In the early history of petitions, they were requests to a person in power to right a wrong. Today, a similar application would be to petition the court. In our modern world, petitions have come to mean something entirely different from these more formal, legal precedents.
Social media is full of petitions: save the whales; impeach Trump; redesign a dangerous intersection; don’t redesign our popular snowmobile trail. . . . The list is endless, and we are likely to become jaded, numb, or fed up with them. The backlash calls them #slacktivism. According to the New Statesman magazine, they simply don’t work. In profiling the petition aggregator Change.org, The New York Times concludes that raising awareness makes petitions successful, not their ultimate acceptance or rejection.
So what is the value of petitions? Are they a valid form of activism?
A distinction can be made.
A petition about a specific topic, with a local focus promoting the public good, sent to an administrative body that is really in charge of that local jurisdiction has a good chance of passing. That seems worth investing in.
A petition about a general topic, with a global focus, shared among peers, is really a group identification marker that has little downstream impact. That does not seem worth investing in, or at least it should not be the terminus of our activism. There has also been a disturbing trend of using petitions as propaganda—a way of fomenting discord over wedge issues. We see this in live demonstrations by fringe groups too. Of course, 99 per cent of petitions have now moved online and that has ramifications. Facebook likes,” Twitter “faves,” and LinkedIn “endorsements” are presented as community-builders. Aggregators like Change.org, Activism.com, Moveon.org, and so on, provide a wealth of further options. Crowdfunding sites are yet another flavor of participatory democracy, where we can vote with our dollars to support one cause or another. Nowadays, our “votes” may also mean banging pots from our porches for healthcare workers.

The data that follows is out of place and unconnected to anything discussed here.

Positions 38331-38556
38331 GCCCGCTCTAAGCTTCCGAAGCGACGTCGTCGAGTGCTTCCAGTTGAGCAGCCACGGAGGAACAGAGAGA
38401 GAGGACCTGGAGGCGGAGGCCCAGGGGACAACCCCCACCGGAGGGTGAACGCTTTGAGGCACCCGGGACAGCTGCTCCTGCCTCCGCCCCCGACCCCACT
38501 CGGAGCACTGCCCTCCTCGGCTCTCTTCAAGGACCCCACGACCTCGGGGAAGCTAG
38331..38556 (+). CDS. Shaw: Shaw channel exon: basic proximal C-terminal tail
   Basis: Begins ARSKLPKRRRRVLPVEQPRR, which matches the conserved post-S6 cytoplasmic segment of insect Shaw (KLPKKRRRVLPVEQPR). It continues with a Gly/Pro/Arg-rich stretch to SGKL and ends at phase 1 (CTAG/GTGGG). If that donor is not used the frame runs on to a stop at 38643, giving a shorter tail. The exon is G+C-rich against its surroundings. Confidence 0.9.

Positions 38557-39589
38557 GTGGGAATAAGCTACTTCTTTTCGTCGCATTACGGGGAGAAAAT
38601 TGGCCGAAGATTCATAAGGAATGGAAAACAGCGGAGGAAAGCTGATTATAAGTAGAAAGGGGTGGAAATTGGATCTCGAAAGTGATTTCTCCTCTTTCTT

What’s a Buddhist to do?
There are quite a few petitions relating specifically to Buddhist issues, from support for the Rohingya in Myanmar, to protests against anti-Dalai Lama propaganda from the New Kadampa Tradition, to saving a threatened Buddhist studies program, to preserving ancient sites and statues, as well as platforms where Buddhist leaders have taken joint action on matters of broad public interest, such as immigration, sexual abuse, race relations, climate change, disarmament, and so on.